High Speeds

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Member Since:

Mar 01, 2004



Goal Type:

World Class

Running Accomplishments:

PRs 15:34 5 K (loop course in Liberty Park), 1:08:21 (Top of Utah Half Marathon (downhill).

As a 14 year old in 2013: 4:31.58 1500. 9:35:32 3000m (Utah Youth boys state record). 17:01 5K (Draper Days). 1:15:21 half (Utah Valley (aided)).


Short-Term Running Goals:

Get the marathon under 2:20.

Long-Term Running Goals:

Make it to the Olympics in the marathon. Keep training throughout my life.


 I have five brothers and five sisters,
all younger. I'm currently studying applied mathematics at BYU (masters degree) and plan to get a PhD in applied mathematics. Not married (yet).

Favorite Blogs:

Miles:This week: 0.00 Month: 65.00 Year: 622.72
Crocs Lifetime Miles: 1237.31
Racing Flats Lifetime Miles: 251.40
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Pulled my Dad for a 3 mile tempo. I got 15:42 (PR), he got 15:48. It happened over the last quarter. I felt relatively good for the first two miles. It started to hurt in mile 3. I did not want to run any faster than 79 per quarter. But with 800 to go, an 'engine' turned on. It felt like some external force was moving my legs -- some subconscious process. I felt the same way last Saturday at the end of my 5 mile tempo. My Dad stayed with me for a quarter in 75, then dropped back when I really cranked it up. I got 73 for my last quarter. Mile splits were (by my watch) 5:15, 5:20, and 5:07. 

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Did an 800 on the track in 2:12.3, a PR. 

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Eight easy in the morning.

  Did my Eagle Scout project today. We painted 16th of a mile marks on the first 4 miles of the Murdock. The marks are the same as those on the Provo River trail (those of you who are familiar with the trail or its marks can skip the following explanation). The marks start with 4 triangles, then 1 triangle a 16th of a mile later, then 2, then 3, then 4, and the cycle repeats. By allowing accurate. frequent splits, they make running on a trail much nicer. They enable me and my Dad to do speed workouts in the canyon. Without them, or a simliar system, the only way to do quality speed is on the track.

  Down to the project.

  We started a half hour later than I had planned. Since the marks needed to be protected for 20 mintues after being painted (or so we supposed), I had developed a plan calling for a half-mile long train of paint watchers following the measuring wheel. A team of watchers would guard two sets of marks for five minutes before moving on, and then the next team would move into place, and so forth. The plan called for four teams total, including the lead painting team. We had 12 people total, including me and my Dad, which ended up being just right.

  On paper the plan looked good. When I attempted to implement it, however, several flaws were discovered. Since we were running late, I didn't have the time to instruct the volunteers as much as I should have, and some of the problems were due to that. Still, my plan hadn't accounted for certain factors, such as distance. I ended up having to do a lot of yelling. A couple of times, we made  Andrew, a homeschooled teenager who ran with us during the summer, run back ro give instructions to the trailing volunteers. Also, the timing of the paint-watching shifts got messed up or misunderstood. The paint dried faster than I had expected, and we ended up moving faster at the end to finish before dark.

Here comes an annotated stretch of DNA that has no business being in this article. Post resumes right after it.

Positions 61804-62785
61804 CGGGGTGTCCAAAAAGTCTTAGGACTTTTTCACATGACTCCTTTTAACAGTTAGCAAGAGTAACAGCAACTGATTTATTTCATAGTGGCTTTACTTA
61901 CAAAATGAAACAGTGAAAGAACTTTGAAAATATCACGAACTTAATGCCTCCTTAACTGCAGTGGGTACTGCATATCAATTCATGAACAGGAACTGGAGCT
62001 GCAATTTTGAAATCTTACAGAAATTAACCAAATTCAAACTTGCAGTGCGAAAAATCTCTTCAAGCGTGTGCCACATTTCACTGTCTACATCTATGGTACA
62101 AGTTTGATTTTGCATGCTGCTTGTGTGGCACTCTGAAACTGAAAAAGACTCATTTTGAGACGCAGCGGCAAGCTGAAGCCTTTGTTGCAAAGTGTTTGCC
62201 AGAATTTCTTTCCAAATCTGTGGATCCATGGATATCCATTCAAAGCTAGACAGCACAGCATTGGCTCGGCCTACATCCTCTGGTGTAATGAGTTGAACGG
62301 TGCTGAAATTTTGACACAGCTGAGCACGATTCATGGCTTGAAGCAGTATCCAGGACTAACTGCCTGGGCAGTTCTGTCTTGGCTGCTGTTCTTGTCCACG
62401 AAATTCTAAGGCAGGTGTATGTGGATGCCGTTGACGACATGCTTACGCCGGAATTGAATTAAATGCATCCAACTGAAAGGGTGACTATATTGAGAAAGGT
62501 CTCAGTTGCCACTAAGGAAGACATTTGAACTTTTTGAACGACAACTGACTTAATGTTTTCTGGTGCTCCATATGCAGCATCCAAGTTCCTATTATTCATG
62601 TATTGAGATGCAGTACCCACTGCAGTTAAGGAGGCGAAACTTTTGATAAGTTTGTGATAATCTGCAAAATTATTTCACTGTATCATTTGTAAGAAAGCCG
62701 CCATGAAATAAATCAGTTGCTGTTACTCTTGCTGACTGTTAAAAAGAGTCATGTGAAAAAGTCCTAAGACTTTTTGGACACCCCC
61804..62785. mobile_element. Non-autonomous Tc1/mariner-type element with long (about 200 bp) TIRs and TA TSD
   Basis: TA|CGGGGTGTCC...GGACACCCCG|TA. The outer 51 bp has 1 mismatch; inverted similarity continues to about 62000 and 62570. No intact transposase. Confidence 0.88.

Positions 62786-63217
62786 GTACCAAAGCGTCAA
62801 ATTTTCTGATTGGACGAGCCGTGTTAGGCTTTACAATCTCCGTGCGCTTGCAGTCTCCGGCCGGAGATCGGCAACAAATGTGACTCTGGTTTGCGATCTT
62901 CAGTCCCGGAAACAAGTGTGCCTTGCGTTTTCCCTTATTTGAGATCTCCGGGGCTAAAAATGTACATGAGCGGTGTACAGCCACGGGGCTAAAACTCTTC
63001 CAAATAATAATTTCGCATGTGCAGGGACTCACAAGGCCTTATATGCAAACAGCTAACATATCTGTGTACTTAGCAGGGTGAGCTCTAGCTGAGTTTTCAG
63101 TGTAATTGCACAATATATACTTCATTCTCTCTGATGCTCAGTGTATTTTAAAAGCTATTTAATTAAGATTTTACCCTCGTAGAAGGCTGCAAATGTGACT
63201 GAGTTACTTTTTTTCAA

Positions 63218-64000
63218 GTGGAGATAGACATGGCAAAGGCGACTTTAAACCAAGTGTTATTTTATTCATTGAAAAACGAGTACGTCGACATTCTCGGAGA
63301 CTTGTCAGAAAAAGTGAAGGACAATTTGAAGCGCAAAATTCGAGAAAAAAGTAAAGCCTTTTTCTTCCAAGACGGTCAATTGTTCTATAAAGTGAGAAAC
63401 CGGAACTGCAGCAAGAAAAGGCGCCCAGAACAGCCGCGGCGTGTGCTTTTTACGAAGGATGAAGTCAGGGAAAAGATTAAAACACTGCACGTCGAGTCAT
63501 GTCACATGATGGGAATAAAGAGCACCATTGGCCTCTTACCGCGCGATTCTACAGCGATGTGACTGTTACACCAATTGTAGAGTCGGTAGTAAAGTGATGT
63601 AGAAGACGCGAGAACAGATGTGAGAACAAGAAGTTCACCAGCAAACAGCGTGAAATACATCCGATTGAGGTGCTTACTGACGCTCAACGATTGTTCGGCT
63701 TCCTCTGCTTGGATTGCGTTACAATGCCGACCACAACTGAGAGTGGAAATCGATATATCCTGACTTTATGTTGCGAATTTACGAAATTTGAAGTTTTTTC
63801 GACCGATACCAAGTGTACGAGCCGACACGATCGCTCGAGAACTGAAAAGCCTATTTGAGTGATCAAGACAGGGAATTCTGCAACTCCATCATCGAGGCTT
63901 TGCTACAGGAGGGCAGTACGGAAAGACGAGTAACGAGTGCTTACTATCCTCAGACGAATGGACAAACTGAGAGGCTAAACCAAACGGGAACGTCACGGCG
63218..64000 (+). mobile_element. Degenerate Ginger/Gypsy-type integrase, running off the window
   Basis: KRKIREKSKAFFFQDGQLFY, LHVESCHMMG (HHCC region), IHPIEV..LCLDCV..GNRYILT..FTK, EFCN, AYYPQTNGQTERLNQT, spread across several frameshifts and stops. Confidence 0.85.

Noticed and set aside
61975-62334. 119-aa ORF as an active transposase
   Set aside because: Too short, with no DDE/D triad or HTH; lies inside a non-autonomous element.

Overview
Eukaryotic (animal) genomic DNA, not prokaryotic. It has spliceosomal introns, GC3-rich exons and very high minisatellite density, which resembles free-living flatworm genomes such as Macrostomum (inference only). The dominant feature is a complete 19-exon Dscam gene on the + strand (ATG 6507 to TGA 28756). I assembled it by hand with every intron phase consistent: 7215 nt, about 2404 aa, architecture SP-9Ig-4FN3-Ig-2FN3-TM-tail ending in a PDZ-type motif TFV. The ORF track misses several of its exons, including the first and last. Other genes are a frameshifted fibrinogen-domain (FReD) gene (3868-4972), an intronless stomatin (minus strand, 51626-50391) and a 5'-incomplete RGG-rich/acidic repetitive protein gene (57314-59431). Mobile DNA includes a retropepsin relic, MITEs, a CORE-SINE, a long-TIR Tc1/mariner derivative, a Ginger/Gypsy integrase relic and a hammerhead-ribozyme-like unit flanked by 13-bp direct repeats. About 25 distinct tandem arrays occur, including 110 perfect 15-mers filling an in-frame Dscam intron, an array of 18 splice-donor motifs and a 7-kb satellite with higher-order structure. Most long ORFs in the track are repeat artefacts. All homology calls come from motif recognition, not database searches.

Though it had to be adjusted during the project, the plan succeeded. The project was completed, and no one got hurt. I learned a lot about leadership and logistics. Some last-minute organizational help from my Mom made the project much better. I'm glad that I could get it out of the way. The Eagle Project is a big part of the reason that only 7 percent of scouts make Eagle. The thing I will remember most about this project, though, is that I managed to plan and carry out a project where the majority of the workers literally watched paint dry :-).

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  Took the ACT again today. Felt about the same on English, better on Math (no time trouble, much less guessing), worse on Reading (got into time trouble, had to guess on 5-6 questions. Partly due to a hard first passage. Also, I accidentally filled in some ovals on the Science test when answering Reading questions, and had to erase and re-fill in the proper ovals. It really flustered me.) and better on Math. My guestimate for my scores is 34-36 on Math, 33-35 on English, 28-32 on Reading, and 33-35 on Science.

   Ran a mile home form Orem High, then went to the Murdock Canal Trail with my Dad and ran 7. He biked, having already run 20 in the morning. The 16th of a mile marks we painted for my Eagle Project yesterday were still there. That is, they'd dried without peeling or getting stepped in. There were some faint smudges and some of the triangles were a little less than ideal, but no major messes. So I think I can safely call the project a success.  

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